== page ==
Artist Attribute: Steven L. Fornal


By David Steinberg

    "It's easy to marginalize people who are unlike you, until you look them in the
    eye eat a meal with them, and see that they are real, live, breathing human beings
    who are just trying to be happy." -- Marco Porsia, documentary cameraman

    "The desire to live was desperate in my belly, and the stories I had hidden
    all those years were the blood and bone of it. To get it down, to tell it again,
    to make sense of something -- by god just once -- to be real in the world,
    without lies or evasions or sweet-talking nonsense." -- Dorothy Allison

    "The truth will make you free." -- Dr. Martin Luther King

THERE'S SOMETHING IMPORTANT about telling your story. About telling your story your own way, in your own voice, the way you feel it, the way you really feel it, down under the layers of other people's expectations, down under the desire to please, under the desire to be accepted and acceptable, respected and respectable.

When it comes to sex, where the rules are multiple, fierce, and ridiculously arbitrary, telling one's true story becomes especially important -- liberatory, even. The more a person's sexual reality deviates from The Way It Spozed to Be the more important telling the truth about sex becomes.

Imagine, then, the energy released and stereotypes challenged when a group of sexually scorned, marginalized, and deeply misunderstood people -- sex workers from around the world -- begin to creatively and passionately tell the truth about their lives, especially when their creative outpouring reaches critical mass and can be assembled into anthologies of writings, exhibits of paintings and photographs, and festival screenings of films and videos.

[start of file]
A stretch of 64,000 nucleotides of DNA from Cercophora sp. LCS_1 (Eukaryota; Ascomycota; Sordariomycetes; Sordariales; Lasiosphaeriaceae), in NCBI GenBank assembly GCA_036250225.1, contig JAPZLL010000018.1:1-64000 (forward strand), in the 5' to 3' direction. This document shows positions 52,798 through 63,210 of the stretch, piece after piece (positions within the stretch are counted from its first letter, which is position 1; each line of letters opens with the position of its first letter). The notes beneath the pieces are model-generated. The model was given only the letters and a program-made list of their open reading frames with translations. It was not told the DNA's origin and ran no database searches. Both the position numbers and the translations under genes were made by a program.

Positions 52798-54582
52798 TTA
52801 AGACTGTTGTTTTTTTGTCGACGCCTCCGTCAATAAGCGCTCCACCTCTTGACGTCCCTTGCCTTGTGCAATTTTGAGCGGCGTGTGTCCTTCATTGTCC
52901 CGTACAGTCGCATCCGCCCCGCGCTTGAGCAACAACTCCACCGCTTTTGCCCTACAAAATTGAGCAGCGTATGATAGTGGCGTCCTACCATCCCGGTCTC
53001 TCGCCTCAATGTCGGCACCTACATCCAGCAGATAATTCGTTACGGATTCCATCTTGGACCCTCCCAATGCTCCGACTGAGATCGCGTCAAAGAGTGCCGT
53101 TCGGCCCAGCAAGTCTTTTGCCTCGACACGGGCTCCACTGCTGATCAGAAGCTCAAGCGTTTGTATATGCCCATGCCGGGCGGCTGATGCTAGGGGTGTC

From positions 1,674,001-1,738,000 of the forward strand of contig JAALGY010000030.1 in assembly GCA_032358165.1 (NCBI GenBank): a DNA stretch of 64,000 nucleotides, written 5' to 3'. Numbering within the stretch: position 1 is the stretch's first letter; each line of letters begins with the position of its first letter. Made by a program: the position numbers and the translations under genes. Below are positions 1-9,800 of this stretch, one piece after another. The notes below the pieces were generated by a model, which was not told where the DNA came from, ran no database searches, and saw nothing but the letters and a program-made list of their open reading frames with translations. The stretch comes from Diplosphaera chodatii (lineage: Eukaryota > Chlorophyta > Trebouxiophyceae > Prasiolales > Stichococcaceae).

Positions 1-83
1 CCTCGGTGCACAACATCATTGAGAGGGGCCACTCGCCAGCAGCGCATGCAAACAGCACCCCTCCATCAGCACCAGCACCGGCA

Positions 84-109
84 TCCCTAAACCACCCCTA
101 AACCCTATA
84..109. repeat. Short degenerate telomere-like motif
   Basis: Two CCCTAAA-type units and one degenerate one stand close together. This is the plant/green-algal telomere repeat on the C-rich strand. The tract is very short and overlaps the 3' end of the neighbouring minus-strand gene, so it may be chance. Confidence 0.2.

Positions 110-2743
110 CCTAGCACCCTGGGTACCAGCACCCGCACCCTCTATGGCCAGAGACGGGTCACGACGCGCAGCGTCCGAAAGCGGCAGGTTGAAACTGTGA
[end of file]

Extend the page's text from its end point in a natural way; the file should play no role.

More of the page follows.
This is exactly what is happening within the rapidly expanding international movement for prostitutes' rights. In countries as diverse as India and Italy, Taiwan and the United States, sex workers are coming together to campaign for respect, improved working conditions, and equal rights with other workers. And, alongside more traditional political and legislative efforts, sex workers are increasingly using a full spectrum of art forms to tell the real stories of who they are and how they lead their lives, to articulate their political demands, and to call on the public to acknowledge and respect their fundamental humanity.

As the 51 films recently shown at the Third San Francisco Sex Worker Film and Video Festival demonstrate, there are many ways to use film and video to contrast the reality of prostitutes' lives with the presumptions most non-sex workers have about who sex workers are and how they live. Even more importantly, the films collected by Festival organizer and long-time prostitute rights advocate Carol Leigh (Scarlot Harlot) illustrate the wide variety of sex worker stories that are socially hidden and just waiting to be told -- ranging from transgendered women working the streets of Milan to mothers supporting themselves and their children in the red light district of Calcutta; from suburban women happily working in massage parlors to runaway teenagers trying to pay for basic food and shelter without being forced to return to their parents.